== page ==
The main gear is a multi-piece affair with what appears to be telescoping main struts. I 'fixed' that feature. The wheels are not flattened as contemporary kits feature, but a quick spin of the Dremel tool took care of that. The four main gear tires are two-piece units that have nicely detailed wheel hubs and treadless tires.

With the major subassemblies completed, it is time to paint. The aircraft was primed and checked for seams. A few minor spots showed up and were quickly corrected. I chose to build a black-bottomed night fighter, so the first color was RLM76 Light Blue. The demarcation line was then masked and the underside of the aircraft was painted Interior Black (a slightly lightened black). The job was then completed with spots of RLM75 Grey-Violet. The propellers were painted RLM70 Black-Green and the spinners Gloss Black. The variations of blacks provide some eye-catching contrast. The spinners also received white swirl decals (not in the kit) to complete the process. The exhaust flame suppressors were painted flat black, dry-brushed with grey and weathered with some rust.

Once the painting is completed, the decals were applied over a coat of Future floor wax. The decals were nicely registered and the white was opaque over the black paint. A few of the decals required a little coaxing with Solvaset to avoid silvering, but they finally settled down nicely. The final coat, Testor's Dullcoat is applied over the aircraft and left to dry.

The final phase was to add all of the little parts onto this machine. The gear doors fit right into place and stayed there with a touch of cyano. The clear plate over the hole in the dorsal spine was dry fit, and the fit was SO good that it didn't want to come back out. Likewise the clear cover over the landing lights in the leading edge of the left wing. A touch of watch crystal cement kept both parts in place. The windscreen, aft canopy and clear armor shield were also given a dose of watch crystal cement. The fit of the hinged canopy is so good that I left it unglued so it could be removed.

The front radar antennas were well engineered to mount in place with no fuss and just a drop of cyano. The rear antenna was not engineered at all, so I drilled a pin in the fuselage mount point and a hole into the antenna base and put it all together with cyano. The antennas were painted dark grey except for the white/red warning combo on the lower half of the lower front antennas.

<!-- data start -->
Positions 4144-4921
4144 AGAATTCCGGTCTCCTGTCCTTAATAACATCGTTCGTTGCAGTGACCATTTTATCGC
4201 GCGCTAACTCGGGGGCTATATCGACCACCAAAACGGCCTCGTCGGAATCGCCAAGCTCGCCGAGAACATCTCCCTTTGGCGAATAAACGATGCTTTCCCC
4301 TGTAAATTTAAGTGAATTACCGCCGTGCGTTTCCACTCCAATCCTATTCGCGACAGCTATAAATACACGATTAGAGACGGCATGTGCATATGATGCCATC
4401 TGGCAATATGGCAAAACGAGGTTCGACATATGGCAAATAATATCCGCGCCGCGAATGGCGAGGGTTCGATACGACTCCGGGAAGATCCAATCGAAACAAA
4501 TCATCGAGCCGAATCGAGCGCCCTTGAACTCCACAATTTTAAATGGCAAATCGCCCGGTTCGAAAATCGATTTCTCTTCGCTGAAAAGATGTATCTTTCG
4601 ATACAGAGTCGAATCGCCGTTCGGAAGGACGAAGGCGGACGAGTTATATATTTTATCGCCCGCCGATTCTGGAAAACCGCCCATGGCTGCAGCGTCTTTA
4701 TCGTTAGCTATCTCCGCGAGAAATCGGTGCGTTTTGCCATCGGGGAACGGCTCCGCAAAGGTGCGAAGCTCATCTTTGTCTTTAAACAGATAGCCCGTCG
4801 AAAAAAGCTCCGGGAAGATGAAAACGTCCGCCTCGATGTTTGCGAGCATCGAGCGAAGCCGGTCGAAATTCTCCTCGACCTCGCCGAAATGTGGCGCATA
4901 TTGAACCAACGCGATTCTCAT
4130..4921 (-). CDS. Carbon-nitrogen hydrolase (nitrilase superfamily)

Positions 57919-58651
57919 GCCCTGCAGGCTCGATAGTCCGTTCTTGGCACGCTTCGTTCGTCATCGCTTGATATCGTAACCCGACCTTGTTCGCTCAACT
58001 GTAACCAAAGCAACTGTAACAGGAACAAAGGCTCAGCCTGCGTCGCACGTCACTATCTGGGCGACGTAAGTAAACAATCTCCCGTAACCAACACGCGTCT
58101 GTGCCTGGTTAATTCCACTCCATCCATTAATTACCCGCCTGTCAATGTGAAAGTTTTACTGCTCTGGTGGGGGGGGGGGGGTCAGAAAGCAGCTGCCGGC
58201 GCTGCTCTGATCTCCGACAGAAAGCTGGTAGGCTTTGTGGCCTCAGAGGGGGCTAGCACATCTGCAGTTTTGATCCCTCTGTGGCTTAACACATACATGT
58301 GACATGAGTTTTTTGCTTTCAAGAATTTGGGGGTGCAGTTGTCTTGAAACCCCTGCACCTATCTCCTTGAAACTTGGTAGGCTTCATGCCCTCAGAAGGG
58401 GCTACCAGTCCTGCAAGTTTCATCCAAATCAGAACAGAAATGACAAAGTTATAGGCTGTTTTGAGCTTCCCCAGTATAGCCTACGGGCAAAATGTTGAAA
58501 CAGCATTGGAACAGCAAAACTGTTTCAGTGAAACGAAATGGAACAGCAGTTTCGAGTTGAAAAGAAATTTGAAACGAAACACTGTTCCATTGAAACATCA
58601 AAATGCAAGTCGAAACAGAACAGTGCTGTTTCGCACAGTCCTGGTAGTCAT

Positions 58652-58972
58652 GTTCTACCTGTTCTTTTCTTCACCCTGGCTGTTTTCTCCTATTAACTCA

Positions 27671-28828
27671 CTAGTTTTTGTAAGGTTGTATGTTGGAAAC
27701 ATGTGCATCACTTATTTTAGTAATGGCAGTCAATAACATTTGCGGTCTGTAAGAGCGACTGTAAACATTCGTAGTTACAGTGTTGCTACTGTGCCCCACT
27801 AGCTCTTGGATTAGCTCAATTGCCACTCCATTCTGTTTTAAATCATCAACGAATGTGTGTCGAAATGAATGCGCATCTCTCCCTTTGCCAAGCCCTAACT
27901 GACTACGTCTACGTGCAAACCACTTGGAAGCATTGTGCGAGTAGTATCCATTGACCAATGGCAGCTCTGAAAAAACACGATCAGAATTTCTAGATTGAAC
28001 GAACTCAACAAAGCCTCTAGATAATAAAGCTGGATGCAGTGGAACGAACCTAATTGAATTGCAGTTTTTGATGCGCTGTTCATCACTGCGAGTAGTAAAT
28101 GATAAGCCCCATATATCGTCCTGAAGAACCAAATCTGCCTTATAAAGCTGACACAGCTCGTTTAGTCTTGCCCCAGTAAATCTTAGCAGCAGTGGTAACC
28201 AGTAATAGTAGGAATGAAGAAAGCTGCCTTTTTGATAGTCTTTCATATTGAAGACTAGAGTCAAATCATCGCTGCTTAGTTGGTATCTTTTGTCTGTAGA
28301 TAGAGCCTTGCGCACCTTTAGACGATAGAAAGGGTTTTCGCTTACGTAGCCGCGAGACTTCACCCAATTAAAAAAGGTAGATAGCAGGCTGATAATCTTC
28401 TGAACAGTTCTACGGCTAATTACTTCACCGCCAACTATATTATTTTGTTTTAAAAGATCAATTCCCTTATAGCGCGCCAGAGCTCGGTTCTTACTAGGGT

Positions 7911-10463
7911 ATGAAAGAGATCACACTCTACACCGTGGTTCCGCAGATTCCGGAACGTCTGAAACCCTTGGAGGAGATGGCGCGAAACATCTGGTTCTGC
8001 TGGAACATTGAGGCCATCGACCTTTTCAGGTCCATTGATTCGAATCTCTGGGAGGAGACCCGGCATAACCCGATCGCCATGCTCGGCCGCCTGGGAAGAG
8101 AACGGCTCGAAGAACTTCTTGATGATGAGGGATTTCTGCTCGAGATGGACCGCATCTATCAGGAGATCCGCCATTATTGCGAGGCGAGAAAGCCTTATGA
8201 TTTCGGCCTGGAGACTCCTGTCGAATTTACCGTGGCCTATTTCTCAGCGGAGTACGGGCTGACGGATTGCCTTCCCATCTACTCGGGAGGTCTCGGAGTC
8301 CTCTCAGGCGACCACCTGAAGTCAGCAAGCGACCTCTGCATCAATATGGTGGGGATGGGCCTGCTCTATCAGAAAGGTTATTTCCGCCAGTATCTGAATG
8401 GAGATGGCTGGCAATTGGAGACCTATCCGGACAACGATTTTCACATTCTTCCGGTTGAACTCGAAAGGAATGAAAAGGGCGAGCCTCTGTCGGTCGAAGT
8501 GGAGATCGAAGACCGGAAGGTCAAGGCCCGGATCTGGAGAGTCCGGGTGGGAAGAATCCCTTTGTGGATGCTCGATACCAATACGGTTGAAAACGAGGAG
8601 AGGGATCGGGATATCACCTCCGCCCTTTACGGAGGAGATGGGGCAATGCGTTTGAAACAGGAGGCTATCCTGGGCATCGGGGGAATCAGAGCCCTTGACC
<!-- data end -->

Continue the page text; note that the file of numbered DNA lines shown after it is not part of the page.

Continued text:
Overall I rate this a four star kit. It went together with a minimum of fuss. On the other hand, the finished product should be parked and well protected. The antennas are very delicate and I knocked an antenna off trying to park it on my shelf after taking the above photo. Keep all fingers and feather dusters well clear of this baby! Oh yes, the nose ballast worked perfectly. The aircraft sits firmly on its nosewheel without the slightest hit of being out of balance. Excellent work Tamiya! The model was a joy to build and I highly recommend this model to anyone (who does not have kids or cats).

[Ed Note] After I wrote the above, I decided to take the Uhu to an IPMS club contest. Sure enough, I broke off an antenna getting it there and another bringing it home. After this, I'll stick to radar night fighters that use radars under radomes. Please don't misunderstand, if you don't build this kit, you're missing out on a well-designed kit that was so amazingly easy to build. I'd just consider building it as an early prototype without the antennas in place.